The flag in the background with the sky-blue stripes and Magen David, now torn and battered and stained, once flew in Lower Manhattan.
The Israeli flag was among the banners of several nations that hung in the entrance of one of the World Trade Center buildings, representing countries that had commercial interests in the landmark skyscrapers.
On a typical Friday night, there are some empty seats in the sanctuary of Temple Emanu-El, Manhattan’s prestigious Reform congregation. Several hundred worshippers come usually.
On a typical Friday-night service during Chanukah, the numbers go up. To about a thousand. Last Friday night was standing room only.
Shortly after he moved here in 2001, Rome-born journalist Maurizio Molinari went shopping in a Manhattan supermarket where he found a wide variety of certified-kosher items. “It was not a Jewish store,” he notes.
Before Sukkot he noticed lulav-and-etrog sets being sold by vendors along West 72nd Street. No one seemed surprised, he says. “For the non-Jews, it was normal.”
One day he went to a Barnes & Noble bookstore. A “huge Judaica section” stood out. Most of the shoppers in the store, as he recalls, weren’t Jewish.
As they toured the heavily Jewish summer vacation areas of the Catskills Sunday, Mayor Michael Bloomberg and Councilman Simcha Felder appeared as they usually do — good friends with common interests.
They have developed a strong rapport over the years, with Felder, who represents Borough Park, often accompanying the mayor not only to Jewish events and areas in the city but to Israel and upstate.
Felder campaigned strongly for Bloomberg’s 2005 re-election, and is on board for the mayor’s third bid.
Now that alternate-side parking has been suspended on almost every conceivable festival, mass or fast day, there is a new front in the battle for religious political muscle in New York: School closings.
Muslim community groups, backed nearly unanimously by the City Council, are pressing for days off in honor of two of their holidays, which would be in addition to closures on Rosh HaShanah and Yom Kippur, Christmas and Easter.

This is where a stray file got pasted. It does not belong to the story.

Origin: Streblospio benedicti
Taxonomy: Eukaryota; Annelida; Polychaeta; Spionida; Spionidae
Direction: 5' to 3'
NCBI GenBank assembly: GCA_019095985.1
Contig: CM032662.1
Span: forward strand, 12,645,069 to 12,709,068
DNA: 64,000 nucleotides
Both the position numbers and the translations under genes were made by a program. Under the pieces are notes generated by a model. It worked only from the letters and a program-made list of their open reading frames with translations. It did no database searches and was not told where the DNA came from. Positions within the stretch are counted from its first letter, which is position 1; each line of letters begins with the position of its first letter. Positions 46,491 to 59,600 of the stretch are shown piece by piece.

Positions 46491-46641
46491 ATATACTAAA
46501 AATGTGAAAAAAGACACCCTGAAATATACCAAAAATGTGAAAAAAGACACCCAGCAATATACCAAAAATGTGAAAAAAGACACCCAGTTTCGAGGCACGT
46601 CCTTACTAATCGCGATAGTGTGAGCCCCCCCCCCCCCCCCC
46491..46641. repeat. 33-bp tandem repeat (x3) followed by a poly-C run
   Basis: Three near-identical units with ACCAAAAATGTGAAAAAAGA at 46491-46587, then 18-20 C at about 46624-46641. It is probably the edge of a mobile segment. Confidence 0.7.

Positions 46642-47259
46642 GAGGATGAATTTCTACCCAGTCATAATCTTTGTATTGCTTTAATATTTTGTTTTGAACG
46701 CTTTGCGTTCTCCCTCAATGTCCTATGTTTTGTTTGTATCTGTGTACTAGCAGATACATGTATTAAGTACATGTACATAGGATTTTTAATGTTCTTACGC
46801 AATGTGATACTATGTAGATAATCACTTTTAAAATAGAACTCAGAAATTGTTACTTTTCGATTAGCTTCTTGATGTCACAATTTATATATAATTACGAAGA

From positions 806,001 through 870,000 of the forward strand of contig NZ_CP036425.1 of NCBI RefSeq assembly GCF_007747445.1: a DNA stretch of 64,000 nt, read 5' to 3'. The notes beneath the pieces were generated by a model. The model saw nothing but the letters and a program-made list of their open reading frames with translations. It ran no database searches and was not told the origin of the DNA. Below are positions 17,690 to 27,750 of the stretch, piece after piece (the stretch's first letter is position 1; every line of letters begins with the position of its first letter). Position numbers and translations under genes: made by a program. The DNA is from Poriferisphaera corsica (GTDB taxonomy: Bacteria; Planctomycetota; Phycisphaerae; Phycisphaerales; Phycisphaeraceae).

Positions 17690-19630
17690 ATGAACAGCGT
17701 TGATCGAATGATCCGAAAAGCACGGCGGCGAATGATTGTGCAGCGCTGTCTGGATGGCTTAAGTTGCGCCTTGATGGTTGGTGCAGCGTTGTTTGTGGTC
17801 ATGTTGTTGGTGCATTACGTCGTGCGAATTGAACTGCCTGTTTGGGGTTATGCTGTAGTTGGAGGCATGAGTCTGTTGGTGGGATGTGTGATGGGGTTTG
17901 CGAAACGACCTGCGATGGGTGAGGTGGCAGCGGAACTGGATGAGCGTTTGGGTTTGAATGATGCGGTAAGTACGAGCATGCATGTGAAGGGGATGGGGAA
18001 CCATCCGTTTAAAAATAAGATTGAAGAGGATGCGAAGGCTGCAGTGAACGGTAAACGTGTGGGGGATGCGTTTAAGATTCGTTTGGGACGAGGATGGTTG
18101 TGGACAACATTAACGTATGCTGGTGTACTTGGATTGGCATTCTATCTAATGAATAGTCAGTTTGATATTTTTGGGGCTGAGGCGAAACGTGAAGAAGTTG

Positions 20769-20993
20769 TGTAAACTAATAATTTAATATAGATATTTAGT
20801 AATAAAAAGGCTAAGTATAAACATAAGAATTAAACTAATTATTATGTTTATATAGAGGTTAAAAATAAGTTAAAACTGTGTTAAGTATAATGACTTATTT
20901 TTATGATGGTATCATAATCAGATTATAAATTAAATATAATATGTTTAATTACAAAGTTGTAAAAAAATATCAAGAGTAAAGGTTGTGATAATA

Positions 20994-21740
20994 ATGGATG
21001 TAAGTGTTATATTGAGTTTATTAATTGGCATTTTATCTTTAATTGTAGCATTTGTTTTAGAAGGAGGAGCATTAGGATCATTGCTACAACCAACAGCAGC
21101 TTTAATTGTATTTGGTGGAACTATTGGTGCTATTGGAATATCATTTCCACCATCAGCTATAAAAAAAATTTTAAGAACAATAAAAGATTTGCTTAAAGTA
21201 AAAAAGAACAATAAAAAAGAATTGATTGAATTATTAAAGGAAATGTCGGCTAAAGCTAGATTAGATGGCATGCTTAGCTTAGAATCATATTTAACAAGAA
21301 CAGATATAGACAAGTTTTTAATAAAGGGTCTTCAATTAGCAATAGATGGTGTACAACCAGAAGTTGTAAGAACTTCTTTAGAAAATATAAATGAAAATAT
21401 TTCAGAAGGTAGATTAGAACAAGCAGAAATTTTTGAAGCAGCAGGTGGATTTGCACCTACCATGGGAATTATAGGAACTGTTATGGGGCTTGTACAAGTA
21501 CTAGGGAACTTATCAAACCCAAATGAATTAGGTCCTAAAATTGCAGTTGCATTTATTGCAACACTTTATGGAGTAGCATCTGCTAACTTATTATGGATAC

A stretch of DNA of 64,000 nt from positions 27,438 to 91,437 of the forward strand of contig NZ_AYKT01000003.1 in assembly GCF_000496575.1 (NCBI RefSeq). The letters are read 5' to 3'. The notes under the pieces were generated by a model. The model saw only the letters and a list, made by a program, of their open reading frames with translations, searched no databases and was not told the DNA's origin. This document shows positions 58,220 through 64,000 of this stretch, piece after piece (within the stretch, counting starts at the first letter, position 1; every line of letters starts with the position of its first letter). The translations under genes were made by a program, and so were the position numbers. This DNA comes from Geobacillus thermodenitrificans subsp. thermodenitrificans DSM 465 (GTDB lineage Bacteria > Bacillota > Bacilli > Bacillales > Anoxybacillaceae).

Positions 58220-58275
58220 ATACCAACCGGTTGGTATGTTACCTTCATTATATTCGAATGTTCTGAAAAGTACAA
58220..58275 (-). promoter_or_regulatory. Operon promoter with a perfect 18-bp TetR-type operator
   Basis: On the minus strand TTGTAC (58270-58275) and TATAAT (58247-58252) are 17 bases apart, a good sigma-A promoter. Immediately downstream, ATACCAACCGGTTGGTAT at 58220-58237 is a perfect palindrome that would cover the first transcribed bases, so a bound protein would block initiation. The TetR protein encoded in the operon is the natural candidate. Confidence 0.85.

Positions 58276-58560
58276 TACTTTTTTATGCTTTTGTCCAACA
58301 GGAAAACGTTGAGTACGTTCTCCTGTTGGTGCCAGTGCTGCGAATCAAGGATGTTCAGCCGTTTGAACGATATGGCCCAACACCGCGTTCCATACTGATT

It’s one of the top political questions in the city: Will Anthony Weiner run for mayor?
The Queens-based congressman who made a respectable Democratic primary run in 2005, forcing a runoff only to cede the nomination to Fernando Ferrer, has often spoken about his intention to run again, but recent developments have sown doubts.
After enduring a scathing campaign against him in the press and on the streets of the Lower East Side, Assembly Speaker Sheldon Silver easily survived a primary challenge, his first in over 20 years, by two political novices on Tuesday, while another veteran legislator, state Sen. Martin Connor, lost the Democratic Senate nomination in Brooklyn to a challenger backed by U.S. Sen. Charles Schumer.
The victor of that primary, Daniel Squadron, is a former Schumer staffer and transportation advocate who was also backed by Mayor Michael Bloomberg.
It's 7:30 on an ordinary morning on the campaign trail, and Gifford Miller is at the 18th Avenue F station in Borough Park doing ordinary things like handing out fliers, trying to spend a moment or two with passers-by as they rush to catch their train.
Each time he's wished good luck, the speaker of the City Council replies "You're my luck." An aide remarks about what a good line that is.
After a while, Miller does something out of the ordinary when he bursts into song: "Kol od balevav, pnima, nefesh yehudi homiya ..."
Despite growing controversy over the radical wing of the Independence Party, Mayor Michael Bloomberg seems determined to run with its nomination, which party leaders announced on Saturday.
Earlier this year a source in Bloomberg's campaign said that because an Independence leader, Lenora Fulani, in a TV interview refused to back away from her controversial writings about Jews mass murdering people of color he would seek "a different ballot line" to supplement his GOP standing.
But this weekend Bloomberg's campaign told reporters he would accept the nod.
Calling his narrow defeat by Mayor Michael Bloomberg last year a "fluke," Mark Green says he's often urged to return to public office.
And while he insists he has made no decision about a 2005 rematch or a rumored bid the following year for state attorney general, the former public advocate seems happy to encourage speculation.